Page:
Antiretroviral Drugs and The Kidney: Dosage Adjustment and Renal Tolerance

Author(s): Hassane Izzedine, Vincent Launay-Vacher, Gilbert Deray.

Journal Name: Current Pharmaceutical Design

Volume 10 , Issue 32 , 2004

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Abstract:

Background. Acquired immunodeficiency syndrome (AIDS)-related kidney disorders concern 30% of those patients and can lead to end-stage renal disease (ESRD; 0.6 to 1%). Therefore, administration of antiretroviral drugs in human immunodeficiency virus (HIV) patients with nephropathy is not uncommon. Aim of the review. Since renal insufficiency is not uncommon among HIV-infected patients treated with antiretroviral drugs, guidelines on how to use these drugs in the pattern of an altered renal function are mandatory. This review provides such guidelines established on the basis of pharmacokinetic and clinical studies reported in the international literature. In addition, some of these drugs may be nephrotoxic. Mechanisms and clinical and / or biological manifestations are reviewed to help monitor renal tolerance in patients receiving these drugs. Conclusion. Antiretroviral drugs dosage in HIV-infected patients with altered renal function should be cautiously determined. Drug dosage should not be systematically reduced since dosage adjustment is not mandatory for all therapies (ie. protease inhibitors). Furthermore, when dose reduction is necessary, pharmacokinetic and clinical data from the literature allows to establish practical guidelines on how to use these drugs in such patients.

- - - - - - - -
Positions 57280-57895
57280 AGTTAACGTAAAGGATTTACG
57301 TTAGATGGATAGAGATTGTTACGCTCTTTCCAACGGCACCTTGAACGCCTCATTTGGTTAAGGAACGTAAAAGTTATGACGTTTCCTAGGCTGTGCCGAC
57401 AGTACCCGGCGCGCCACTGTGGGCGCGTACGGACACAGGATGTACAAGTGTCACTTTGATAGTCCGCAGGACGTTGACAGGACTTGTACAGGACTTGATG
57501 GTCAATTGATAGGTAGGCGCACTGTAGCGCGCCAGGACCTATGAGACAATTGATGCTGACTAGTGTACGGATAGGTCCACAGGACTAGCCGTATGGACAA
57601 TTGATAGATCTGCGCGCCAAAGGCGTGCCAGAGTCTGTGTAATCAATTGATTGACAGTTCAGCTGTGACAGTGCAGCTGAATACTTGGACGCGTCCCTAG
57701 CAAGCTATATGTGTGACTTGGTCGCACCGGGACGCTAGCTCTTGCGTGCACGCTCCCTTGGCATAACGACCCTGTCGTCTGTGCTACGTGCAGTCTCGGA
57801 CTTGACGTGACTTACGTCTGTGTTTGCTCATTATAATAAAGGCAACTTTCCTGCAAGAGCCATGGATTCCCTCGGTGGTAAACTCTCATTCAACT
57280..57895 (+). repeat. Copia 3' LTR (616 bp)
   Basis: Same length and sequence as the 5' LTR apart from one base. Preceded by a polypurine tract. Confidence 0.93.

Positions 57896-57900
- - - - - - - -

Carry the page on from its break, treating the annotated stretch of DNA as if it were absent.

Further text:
Keywords: dosage adujstment, aids, hiv, nucleoside reverse transcriptase inhibitors, non nucleoside reverse transcriptase inhibitors, protease inhibitors, nucleotide reverse transcriptase inhibitors, fusion inhibitors, end-stage renal disease

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Article Details

VOLUME: 10
ISSUE: 32
Year: 2004
Page: [4071 - 4079]
Pages: 9
DOI: 10.2174/1381612043382431
Price: $58

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